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Greenlandic experiences in Copenhagen

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Are you travelling through Copenhagen on your way from or to Greenland? In that case you should visit some of the interesting Greenland-related places in Denmarks beautiful capitol.

Greenland and Denmark have had a close relationship for hundreds of years. Their bonds are still very close. There are about 18.000 Greenlanders in Denmark and around 6.000 Danes in Greenland. It still is very natural for us to have a brotherly bond with each other.

Exciting Greenlandic experiences in Copenhagen

In Copenhagen, you will find many thrilling experiences that can give you a taste of Greenlandic culture and history. We have chosen 11 of the most interesting adventures for you.


The National Museum in Copenhagen

Greenland House in Copenhagen

The Geological Museum 

Christianshavn – Christian’s Harbor

The Greenland Monument

Northatlantic Wharf

The Arctic Institute 

Tranhuset – House of Train-Oil

Knud Rasmussen’s Statue

Knud Rasmussen’s House

Greenland’s National Holiday


The National Museum – getting serious about Greenland’s early history

The National Museum in Denmark houses a wonderful collection of Greenlandic objects, which you certainly are going to find worth the visit.

Scientists from Denmark’s National Museum have played an important role in uncovering Greenland’s past through their archeological work. These experts also gathered a unique collection of cultural items from the Inuit over time.

Moreover, the National Museum has taken part in publishing the Inuit’s pre-history as a cartoon, drawn by the Greenlandic artist Nuka Godtfredsen.

You will find the National Museum in the city center in Ny Vestergade, close to the city hall and Tivoli, the amusement park.

Read more about hotels in Copenhagen.


The Greenlandic House – getting a feel for Greenlandic culture

When staying in Copenhagen, you should go for a walk at Greenland House and visit their exhibitions or check out the book store. Many Greenlandic artists have been exhibiting their artwork in this house. There is always something interesting on display here.

Greenland House accommodates a café, changing exhibitions and other cultural events such as concerts, Greenlandic markets, book launches and lectures (the latter are in Danish or Greenlandic).

At the markets, which typically get held before Christmas, in the spring and in the fall, Greenlanders and Greenland-lovers sell home-made jewelry, art and other items of interests for you, who love Greenland. Greenland House has an outstanding book shop, where you can find Greenlandic books, flags and movies.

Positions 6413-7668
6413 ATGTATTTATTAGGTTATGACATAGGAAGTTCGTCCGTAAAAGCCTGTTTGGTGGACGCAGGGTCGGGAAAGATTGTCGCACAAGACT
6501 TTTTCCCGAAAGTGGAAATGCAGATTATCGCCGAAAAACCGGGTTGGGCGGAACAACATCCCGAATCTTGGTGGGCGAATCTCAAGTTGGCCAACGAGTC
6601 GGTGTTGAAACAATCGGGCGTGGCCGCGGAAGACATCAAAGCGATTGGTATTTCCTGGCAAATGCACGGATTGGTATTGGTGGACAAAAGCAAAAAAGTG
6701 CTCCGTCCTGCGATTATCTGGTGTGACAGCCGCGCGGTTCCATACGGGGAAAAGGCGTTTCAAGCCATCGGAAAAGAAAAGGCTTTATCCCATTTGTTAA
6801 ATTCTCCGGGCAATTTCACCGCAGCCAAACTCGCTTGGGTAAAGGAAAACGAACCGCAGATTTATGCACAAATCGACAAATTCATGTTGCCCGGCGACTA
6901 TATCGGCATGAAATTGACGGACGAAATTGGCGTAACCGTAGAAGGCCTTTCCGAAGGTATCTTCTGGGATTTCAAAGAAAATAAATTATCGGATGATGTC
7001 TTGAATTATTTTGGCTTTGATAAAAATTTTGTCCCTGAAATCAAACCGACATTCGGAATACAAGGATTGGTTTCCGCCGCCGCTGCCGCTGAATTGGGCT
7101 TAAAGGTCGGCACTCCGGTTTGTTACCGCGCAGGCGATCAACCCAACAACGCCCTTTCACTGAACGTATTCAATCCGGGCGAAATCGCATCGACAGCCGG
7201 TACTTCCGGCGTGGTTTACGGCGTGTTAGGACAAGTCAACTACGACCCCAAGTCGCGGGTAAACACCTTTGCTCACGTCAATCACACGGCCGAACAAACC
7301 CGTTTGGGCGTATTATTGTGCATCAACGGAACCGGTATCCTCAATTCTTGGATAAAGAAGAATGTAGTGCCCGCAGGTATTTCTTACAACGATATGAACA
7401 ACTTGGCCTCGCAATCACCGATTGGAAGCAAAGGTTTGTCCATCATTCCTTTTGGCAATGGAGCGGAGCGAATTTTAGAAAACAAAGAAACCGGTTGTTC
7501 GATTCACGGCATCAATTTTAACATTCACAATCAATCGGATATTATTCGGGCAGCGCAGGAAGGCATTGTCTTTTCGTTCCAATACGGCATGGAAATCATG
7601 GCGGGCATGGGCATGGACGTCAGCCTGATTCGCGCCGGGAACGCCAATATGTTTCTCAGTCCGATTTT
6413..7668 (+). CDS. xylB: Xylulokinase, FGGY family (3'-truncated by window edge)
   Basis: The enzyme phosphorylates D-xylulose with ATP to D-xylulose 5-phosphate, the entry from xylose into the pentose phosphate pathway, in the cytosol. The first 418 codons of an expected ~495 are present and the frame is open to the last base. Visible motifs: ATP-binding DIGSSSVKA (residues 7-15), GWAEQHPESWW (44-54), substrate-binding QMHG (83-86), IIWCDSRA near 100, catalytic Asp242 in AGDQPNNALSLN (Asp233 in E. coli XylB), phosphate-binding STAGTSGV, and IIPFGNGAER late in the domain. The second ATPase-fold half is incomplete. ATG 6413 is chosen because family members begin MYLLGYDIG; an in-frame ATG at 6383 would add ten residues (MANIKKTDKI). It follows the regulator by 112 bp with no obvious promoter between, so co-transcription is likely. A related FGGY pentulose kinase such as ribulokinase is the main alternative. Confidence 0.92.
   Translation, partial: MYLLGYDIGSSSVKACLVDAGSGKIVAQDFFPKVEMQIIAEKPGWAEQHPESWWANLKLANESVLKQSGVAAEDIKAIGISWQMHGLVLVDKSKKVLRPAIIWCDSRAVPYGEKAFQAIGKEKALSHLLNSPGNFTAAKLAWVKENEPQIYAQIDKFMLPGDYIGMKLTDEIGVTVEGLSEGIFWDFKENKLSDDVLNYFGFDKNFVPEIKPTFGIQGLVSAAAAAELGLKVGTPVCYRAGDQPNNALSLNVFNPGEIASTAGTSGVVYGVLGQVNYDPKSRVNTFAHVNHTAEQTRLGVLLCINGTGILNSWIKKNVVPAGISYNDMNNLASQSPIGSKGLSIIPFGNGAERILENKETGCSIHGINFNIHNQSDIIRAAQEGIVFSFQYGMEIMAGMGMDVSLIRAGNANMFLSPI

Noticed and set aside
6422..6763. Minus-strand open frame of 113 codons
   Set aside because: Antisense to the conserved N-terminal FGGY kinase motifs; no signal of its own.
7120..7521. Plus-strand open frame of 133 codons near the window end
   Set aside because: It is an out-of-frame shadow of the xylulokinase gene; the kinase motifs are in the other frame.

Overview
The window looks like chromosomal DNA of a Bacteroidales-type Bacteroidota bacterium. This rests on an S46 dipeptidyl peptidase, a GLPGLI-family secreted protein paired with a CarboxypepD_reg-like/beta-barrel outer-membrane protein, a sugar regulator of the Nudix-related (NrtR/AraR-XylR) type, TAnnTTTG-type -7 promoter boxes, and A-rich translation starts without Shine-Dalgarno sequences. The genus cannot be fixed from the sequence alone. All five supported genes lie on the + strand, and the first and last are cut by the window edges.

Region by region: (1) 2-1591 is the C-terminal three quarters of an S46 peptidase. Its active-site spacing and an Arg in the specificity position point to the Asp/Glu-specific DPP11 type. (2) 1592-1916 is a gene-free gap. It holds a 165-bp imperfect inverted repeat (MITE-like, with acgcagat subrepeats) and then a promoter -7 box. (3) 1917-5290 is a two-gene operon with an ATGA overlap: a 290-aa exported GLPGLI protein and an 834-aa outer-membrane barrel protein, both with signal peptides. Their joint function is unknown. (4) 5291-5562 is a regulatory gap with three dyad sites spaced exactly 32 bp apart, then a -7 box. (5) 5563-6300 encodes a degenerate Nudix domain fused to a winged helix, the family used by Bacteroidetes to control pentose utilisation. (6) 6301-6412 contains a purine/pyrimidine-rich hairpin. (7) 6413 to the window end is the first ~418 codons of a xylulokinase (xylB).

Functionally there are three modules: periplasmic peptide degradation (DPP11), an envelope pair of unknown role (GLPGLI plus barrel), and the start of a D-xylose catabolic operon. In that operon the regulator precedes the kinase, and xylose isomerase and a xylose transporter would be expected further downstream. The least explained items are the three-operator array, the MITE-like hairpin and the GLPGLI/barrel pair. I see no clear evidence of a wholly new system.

Kalaallit Illuutaat – Greenland House in Copenhagen is placed at Løvstræde 8, which is close to the big pedestrian area in the center of the city.

Questions about Greenland? Read the most asked questions and their answers.


Geological Museum – see the world’s third biggest meteorite from Greenland

Did you know, that 3,8 billion years ago, Greenland was located in the southern hemisphere?

You can learn about this and many other things, when visiting the Geological Museum in Copenhagen. Amongst other things, the exhibition reports, how this massive island “wandered” northwards to the place, where you will find Greenland on the world map today.

The exhibitions at the Geological Museum include the originally 20 tons heavy meteorite Agpalilik that was found close to Kap York (Thule, North Greenland) in 1963. The meteorite is shown at the entrance of the museum. Agpalilik is the third largest meteorite in the world. Inside the museum you will get to see a slice of it.

Furthermore, the museum is host to a good choice of fossils that are up to 518 million years old. Don’t miss out on the 2,2 million years old fossilized wooden stems either – they tell us about the climate in Greenland many years ago.

The Geological Museum is located on Nørre Voldgade at the corner of the Botanical Gardens and across the street from the National Museum of Art.


Christianshavn – an old, Greenland-inspired part of town

When you get off the metro at Christianshavn Torv (Christian’s harbor place), you are standing right in the middle of one of the most interesting parts of town in Copenhagen. Most of Christianshavn is built on top of human-made islands. To achieve that, a lot of Dutchmen got imported to Denmark. They had a lot of construction experiences from doing the same thing in Amsterdam. That is why a lot of Christianshavn (and also Nyhavn) looks like beautiful Amsterdam.

At Christianshavn, you will find a lot of Greenland-related places, not the least Greenland Travel’s headquarters at Wilders Plads. Close to that, you are going to come across the old Greenland harbor, which now houses the North Atlantic Wharf, the Danish Polar Center and Tranhuset – The Greenland Shop. Read more about those in the next chapter.

The Greenland Monument on Christianshavns Torv

The Greenland Monument which is placed right in the middle of Christianshavns Torv, consists of three statues. The highest statue in the center shows a Greenlandic catcher in front of his kayak. By the way, did you know that “kayak” is a Greenlandic word?